Green light! Vega is approved for this week’s suborbital mission with the European IXV spaceplane
The lightweight Vega member of Arianespace’s launch vehicle family has been given the “all clear” for liftoff on February 11 with its European Intermediate eXperimental Vehicle (IXV) payload.
This approval was announced after today’s successful launch readiness review, which is a regular step before each flight of an Arianespace launcher from French Guiana. It confirmed that the Vega and IXV passenger are flight-ready, along with the Spaceport’s infrastructure and the tracking stations for its suborbital trajectory.
The upcoming mission is designated Flight VV04 in Arianespace’s numbering system and will mark the launcher’s second flight within the European Space Agency-managed VERTA (Vega Research and Technology Accompaniment) program. It will be performed from the Spaceport’s ZLV launch site – where the Vega was assembled and now stands in a flight-ready configuration, protected by a mobile gantry that will be rolled back beginning at 2 hrs. 40 min. prior to liftoff.
With today’s readiness review completed, all is set for the Vega’s departure during a 1-hr., 43-min. scheduled launch window that opens on February 11 at 10:00 a.m. local time in French Guiana.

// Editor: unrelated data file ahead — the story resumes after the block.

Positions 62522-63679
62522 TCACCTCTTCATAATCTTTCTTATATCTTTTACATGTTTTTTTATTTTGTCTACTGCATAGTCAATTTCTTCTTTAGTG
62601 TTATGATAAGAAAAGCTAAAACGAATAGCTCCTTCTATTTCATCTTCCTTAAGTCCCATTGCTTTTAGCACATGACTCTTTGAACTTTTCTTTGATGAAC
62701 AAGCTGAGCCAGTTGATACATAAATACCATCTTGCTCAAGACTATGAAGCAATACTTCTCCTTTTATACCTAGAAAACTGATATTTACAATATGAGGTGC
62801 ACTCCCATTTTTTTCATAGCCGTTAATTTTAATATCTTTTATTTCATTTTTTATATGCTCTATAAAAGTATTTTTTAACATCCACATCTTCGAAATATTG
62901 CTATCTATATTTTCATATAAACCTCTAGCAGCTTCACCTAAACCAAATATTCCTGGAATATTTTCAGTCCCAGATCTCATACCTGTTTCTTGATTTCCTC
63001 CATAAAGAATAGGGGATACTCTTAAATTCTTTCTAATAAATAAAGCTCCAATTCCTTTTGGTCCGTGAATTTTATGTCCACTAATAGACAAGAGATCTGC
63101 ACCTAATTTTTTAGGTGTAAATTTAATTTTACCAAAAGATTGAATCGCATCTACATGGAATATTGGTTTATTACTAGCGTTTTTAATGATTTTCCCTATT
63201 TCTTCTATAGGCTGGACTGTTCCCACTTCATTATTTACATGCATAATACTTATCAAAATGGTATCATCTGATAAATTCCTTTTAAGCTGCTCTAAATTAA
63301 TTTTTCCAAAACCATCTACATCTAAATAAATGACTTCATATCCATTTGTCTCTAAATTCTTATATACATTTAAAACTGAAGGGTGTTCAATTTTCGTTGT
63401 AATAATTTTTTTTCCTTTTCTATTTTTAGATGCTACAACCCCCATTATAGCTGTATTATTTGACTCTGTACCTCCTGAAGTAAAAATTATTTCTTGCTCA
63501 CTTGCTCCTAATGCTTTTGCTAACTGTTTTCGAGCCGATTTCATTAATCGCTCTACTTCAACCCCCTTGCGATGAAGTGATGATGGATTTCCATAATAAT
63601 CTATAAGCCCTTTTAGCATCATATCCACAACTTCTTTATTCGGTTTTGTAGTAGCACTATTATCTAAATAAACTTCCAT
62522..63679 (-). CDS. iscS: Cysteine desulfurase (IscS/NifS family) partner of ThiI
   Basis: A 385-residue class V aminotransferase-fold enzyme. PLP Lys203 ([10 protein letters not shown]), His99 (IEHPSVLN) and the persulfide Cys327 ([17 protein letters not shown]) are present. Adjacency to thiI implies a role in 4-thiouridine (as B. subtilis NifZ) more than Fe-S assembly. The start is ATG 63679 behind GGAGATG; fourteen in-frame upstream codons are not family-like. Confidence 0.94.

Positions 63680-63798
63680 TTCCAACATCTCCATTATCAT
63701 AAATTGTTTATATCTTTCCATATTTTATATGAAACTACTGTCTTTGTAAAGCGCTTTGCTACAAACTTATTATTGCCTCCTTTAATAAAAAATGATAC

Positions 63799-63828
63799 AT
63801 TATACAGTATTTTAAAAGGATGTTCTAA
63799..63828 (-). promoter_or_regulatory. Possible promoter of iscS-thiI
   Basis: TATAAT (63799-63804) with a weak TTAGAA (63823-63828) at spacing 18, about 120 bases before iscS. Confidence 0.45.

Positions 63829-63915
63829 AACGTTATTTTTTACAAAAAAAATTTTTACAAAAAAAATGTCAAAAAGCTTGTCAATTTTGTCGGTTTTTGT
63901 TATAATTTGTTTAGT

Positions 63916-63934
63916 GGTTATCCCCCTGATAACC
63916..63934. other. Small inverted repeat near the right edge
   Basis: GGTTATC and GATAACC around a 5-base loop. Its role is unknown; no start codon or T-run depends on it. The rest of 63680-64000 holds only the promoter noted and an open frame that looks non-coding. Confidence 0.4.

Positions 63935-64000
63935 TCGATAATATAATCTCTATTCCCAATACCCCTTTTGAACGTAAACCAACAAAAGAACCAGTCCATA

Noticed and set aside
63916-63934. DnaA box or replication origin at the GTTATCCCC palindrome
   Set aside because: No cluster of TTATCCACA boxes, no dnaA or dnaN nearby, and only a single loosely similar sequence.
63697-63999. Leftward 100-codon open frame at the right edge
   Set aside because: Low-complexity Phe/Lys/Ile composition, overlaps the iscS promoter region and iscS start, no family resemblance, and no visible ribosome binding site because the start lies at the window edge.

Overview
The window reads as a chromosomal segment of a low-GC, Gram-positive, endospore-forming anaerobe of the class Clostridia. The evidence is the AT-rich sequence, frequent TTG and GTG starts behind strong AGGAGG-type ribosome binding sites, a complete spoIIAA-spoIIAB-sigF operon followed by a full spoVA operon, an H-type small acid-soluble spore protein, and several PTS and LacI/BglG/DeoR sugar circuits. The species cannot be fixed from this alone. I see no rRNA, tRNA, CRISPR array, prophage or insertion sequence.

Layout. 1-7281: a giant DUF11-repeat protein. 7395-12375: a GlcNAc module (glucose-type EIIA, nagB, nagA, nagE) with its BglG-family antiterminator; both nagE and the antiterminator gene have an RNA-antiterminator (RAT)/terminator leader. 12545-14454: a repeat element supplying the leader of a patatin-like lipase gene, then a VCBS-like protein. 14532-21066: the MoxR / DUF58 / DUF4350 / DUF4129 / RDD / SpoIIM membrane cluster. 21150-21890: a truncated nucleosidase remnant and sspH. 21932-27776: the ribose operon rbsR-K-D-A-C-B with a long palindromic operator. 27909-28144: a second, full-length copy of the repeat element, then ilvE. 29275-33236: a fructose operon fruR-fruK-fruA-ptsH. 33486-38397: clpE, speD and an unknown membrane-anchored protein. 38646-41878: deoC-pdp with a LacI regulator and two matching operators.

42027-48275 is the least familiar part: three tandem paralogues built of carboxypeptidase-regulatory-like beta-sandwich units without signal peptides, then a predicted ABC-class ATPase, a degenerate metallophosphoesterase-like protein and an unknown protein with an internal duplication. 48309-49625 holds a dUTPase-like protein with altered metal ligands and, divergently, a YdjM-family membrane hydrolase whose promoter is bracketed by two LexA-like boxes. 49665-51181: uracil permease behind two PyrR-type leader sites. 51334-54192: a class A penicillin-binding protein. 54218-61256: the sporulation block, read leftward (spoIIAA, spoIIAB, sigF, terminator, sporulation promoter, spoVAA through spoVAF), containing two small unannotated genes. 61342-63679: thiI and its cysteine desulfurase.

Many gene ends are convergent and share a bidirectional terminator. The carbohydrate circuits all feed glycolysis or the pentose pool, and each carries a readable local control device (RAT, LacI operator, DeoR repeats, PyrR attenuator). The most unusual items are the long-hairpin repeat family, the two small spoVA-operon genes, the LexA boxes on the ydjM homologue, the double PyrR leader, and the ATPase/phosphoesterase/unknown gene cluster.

The IXV payload – built for the European Space Agency by Thales Alenia Space – will test reentry technologies that can be used in developing systems and advanced technologies for future transportation systems. After lifting off from South America, Vega will deploy it into a trajectory reaching a maximum altitude of approximately 420 km. During the mission, IXV will fly a fully autonomous profile, splashing down in the Pacific Ocean approximately 100 minutes after liftoff, with the unmanned spaceplane subsequently being picked up by a recovery ship.
Vega is one of three launchers operated by Arianespace at the Spaceport, along with the medium-lift Soyuz and heavyweight Ariane 5. The Vega vehicle’s industrial prime contractor is ELV S.p.A., a company created by Avio and the Italian Space Agency (ASI).